I Took My Kids on a Horrifying Carnival Ride (and I’ll Never Be the Same)

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We’re a minute into riding The Hurricane at the carnival when I realize I’ve really messed up bad this time.

And it’s not like one of those everyday, Oh this is goofy! I shouldn’t have done this, things either. For me, this is over-the-top, hardcore bad news.

I’m talking praying for our lives, promising any and all possible higher powers complete servitude for the rest of my life if he/she will please PLEASE just allow my two kids in the row in front of me to not fly out of this speeding car stuff here.

I’ll never be the same. Two minutes into the ride and we’re going full force, the air blasting hard against Violet’s skin and bones, against Henry’s even smaller, lighter shell. This is beyond uncool. This is I’m never going to be the same guy again.

And you want to know what the worst thing is? I can’t even be sure if any of us are actually in terrible danger right now or not! There is nothing but a single steel bar across their laps, a bar which is probably a good foot or so above their actual thighs. Is it even a safety bar if it’s that far up from them?! Or have I just had too much coffee today and now I’m wigging out from caffeine at the worst possible time?

We keep whipping past a cart selling tacos below us and I get it stuck in my head that one of us is going to be crashing through that metal roof any second now. Oh the humanity. I wanted them to ride the stupid Merry-Go-Round and maybe trot through the funhouse a few times. To hell with any of this big kid ride stuff.

Oh, I’m freaking out.

I wanted to be a cool dad. I wanted them to see that I’m not helicoptering them; that I’m not holding them back from life or adventure, or even fear.
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My hands are literally digging into Henry’s tiny collarbone as I try and keep him from a certain tragic demise even though he’s pretty much just laughing up there. This makes no sense to me in my heightened state of insanity. I can hear Violet and him screaming happy screams and giggling. Well, except for when he keeps hollering into the gust, his tiny voice yelling, “Dad! Let GOOOOO of me! You’re hurting me!”

I don’t let go though.

I can’t.

I’m in full-on panic mode, people. In my mind I have to save my own children’s lives. I got them into this ridiculous mess, now I need to get them out. Am I overreacting? Am I crazy? Am I unfit to be their dad?

Are my beautiful children about to be flung far and high into the evening sky because I paid five tickets each for them to do that?

Help. Me. Please.


Life is so strange, especially for parents. We spend so much time dealing with the mundane turning to chaos that we tend to get used to almost anything. Peaceful picnics become trips to the emergency room for stitches. Grocery store runs become legendary toddler meltdowns. Moms and dads become experts at expecting the unexpected.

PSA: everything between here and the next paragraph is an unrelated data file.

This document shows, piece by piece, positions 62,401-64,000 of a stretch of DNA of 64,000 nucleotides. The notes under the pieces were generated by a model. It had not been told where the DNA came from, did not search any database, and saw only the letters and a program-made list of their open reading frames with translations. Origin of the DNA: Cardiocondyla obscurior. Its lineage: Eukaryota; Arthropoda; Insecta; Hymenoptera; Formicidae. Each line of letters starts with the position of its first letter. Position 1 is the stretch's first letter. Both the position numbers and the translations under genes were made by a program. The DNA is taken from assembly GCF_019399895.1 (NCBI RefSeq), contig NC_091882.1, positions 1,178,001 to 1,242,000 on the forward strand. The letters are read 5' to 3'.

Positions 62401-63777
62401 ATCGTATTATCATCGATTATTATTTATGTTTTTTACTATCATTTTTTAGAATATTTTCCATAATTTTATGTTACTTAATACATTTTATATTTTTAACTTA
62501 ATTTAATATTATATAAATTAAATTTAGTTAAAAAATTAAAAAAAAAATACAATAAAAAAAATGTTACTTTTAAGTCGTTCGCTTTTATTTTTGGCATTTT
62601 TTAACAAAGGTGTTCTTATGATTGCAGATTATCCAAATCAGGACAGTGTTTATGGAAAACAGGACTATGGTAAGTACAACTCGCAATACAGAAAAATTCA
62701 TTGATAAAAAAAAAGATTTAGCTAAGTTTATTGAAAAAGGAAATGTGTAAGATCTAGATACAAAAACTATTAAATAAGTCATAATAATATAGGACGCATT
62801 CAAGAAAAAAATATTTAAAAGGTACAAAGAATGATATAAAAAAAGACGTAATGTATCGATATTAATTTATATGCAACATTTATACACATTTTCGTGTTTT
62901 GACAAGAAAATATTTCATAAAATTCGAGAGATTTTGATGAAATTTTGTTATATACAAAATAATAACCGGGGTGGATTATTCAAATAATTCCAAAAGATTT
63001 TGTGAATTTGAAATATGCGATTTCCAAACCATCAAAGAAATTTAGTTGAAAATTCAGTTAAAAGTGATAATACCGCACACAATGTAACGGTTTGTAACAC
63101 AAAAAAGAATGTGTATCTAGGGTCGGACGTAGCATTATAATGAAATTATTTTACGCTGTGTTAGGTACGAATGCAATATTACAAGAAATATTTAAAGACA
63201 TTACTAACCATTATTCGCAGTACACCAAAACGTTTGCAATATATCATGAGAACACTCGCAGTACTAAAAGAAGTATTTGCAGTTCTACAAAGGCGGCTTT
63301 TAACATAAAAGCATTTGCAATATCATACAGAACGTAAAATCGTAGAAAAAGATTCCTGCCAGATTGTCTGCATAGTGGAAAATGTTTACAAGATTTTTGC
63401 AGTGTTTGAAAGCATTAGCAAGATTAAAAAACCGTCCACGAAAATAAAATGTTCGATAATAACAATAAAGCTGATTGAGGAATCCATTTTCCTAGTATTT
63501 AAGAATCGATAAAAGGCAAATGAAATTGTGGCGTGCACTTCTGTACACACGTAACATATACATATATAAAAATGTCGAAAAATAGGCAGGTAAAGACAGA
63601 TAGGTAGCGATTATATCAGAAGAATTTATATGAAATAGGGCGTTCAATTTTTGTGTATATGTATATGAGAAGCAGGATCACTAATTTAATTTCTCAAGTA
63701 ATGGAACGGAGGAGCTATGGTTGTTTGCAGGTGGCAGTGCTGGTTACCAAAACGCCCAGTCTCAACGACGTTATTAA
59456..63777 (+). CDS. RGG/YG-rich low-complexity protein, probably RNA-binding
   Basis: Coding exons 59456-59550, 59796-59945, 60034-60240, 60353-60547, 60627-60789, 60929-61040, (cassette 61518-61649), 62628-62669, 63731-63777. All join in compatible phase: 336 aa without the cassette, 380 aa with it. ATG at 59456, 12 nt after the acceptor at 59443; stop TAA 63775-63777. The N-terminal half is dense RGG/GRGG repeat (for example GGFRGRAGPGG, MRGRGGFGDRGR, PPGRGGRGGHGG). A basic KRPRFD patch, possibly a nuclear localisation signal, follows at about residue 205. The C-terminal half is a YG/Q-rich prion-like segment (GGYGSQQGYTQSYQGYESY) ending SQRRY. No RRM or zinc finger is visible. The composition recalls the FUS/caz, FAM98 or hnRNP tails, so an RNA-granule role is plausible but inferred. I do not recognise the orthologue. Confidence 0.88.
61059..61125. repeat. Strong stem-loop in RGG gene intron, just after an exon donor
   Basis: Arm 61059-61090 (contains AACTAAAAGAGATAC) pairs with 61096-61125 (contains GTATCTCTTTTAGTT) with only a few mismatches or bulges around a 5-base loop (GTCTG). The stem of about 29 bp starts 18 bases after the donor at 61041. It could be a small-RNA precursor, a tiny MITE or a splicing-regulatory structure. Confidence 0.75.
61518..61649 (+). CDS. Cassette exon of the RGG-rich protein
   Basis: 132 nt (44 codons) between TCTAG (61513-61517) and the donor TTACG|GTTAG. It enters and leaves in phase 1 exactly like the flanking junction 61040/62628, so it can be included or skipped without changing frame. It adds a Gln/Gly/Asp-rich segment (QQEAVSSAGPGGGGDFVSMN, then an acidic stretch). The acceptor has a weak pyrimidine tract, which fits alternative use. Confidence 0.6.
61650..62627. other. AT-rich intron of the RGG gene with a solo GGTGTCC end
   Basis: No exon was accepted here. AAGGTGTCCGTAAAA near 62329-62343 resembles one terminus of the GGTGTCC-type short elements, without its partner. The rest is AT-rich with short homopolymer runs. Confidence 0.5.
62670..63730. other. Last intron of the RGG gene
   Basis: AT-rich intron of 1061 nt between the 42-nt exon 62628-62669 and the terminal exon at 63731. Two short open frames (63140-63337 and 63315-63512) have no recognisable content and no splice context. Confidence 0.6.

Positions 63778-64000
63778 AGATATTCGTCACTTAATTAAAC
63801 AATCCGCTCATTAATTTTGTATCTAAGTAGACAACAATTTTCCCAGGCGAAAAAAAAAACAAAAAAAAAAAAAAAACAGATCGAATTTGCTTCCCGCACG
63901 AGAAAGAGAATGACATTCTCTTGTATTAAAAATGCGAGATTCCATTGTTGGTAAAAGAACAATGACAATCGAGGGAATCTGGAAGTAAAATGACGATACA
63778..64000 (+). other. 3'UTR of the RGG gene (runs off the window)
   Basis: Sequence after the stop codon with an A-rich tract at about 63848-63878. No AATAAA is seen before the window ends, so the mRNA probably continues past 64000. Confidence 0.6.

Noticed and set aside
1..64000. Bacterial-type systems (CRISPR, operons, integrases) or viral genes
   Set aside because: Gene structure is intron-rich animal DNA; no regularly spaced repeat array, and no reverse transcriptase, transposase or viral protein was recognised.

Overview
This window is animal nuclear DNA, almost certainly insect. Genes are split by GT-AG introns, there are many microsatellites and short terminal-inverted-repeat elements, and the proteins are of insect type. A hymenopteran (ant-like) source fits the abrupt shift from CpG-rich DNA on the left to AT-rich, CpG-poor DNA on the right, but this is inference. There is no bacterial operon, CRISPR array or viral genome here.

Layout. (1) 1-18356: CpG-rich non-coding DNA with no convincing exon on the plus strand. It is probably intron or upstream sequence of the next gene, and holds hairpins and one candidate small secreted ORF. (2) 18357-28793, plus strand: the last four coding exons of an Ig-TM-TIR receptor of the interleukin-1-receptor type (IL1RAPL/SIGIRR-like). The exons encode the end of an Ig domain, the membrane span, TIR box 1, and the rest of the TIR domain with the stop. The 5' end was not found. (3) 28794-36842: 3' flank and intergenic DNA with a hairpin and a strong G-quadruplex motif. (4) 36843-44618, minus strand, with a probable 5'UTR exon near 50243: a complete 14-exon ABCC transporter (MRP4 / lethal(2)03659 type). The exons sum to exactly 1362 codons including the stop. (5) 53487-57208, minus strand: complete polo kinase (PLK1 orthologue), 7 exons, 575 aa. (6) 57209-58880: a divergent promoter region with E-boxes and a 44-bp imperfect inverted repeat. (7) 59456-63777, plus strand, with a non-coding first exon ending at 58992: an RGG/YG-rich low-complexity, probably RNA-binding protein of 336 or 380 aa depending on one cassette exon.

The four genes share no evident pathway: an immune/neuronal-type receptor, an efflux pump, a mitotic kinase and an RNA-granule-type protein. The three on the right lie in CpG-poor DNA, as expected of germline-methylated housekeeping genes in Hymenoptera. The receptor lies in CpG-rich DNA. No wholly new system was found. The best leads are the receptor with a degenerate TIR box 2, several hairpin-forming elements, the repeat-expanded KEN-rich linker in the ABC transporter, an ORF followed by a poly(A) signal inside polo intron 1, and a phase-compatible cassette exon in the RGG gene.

So why did I ever agree to let my kids get on a ride like this?

I’m not even sure. From down on the the ground, almost all carnival rides seem … I don’t know … so rideable. And this Hurricane is certainly no different. Plus, it’s been a long time since last summer’s carnival season, so maybe I was too relaxed or too out of practice. It just seemed so easy; a few screams and some light terror and Violet, 7, and Henry, 5, would be thrilled, I figured.

Other youngish kids are riding it when we walk up to the line to get on. No one is coming off the ride looking pukey or upset or anything. Everything is pretty perfect this late afternoon, especially if your idea of perfect is loud hair metal and sunshine and the smell of funnel cakes.

I ignored my own voice of reason. And nothing good ever comes from that, let me tell you. Lesson learned.
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They’d been pestering me to ride this one particular ride since they’d spotted it last week when the whole carnival was just being set up. I’d never thought twice about it really.

“Sure,” I told them, dismissively. “As long as the sign says you’re tall enough, you can ride it.”

God, I was such an idiot.


I wanted to be a cool dad.

I wanted them to see that I’m not helicoptering them; that I’m not holding them back from life or adventure, or even fear. It’s embarrassing to admit this, but I think this whole thing was about me from the start. But in all the wrong ways.

Confession: deep down in my gut, I didn’t feel all that comfortable with their newfound courage, with their updated desire to ride these bigger rides. They’re still way young, I kept telling myself, trying to let the “cool dad” thing go.

But I ignored my own voice of reason. And nothing good ever comes from that, let me tell you. Lesson learned. We owe it to ourselves, as parents, to listen to our deepest concerns when it comes to our kids. I understand that a lot better now. Sure, other people may tell you you’re being too overprotective and your own kids are always going to nag you to try and get their way, but to hell with all that.

Just grin and bare it, that’s what I say.

Just make ’em ride those goofy little kid rides until they’re like 17.

Or not. I don’t know. We each have to figure this stuff out on our own.

And, if you ask me, that’s the hardest thing of all.

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Article Posted 3 years Ago

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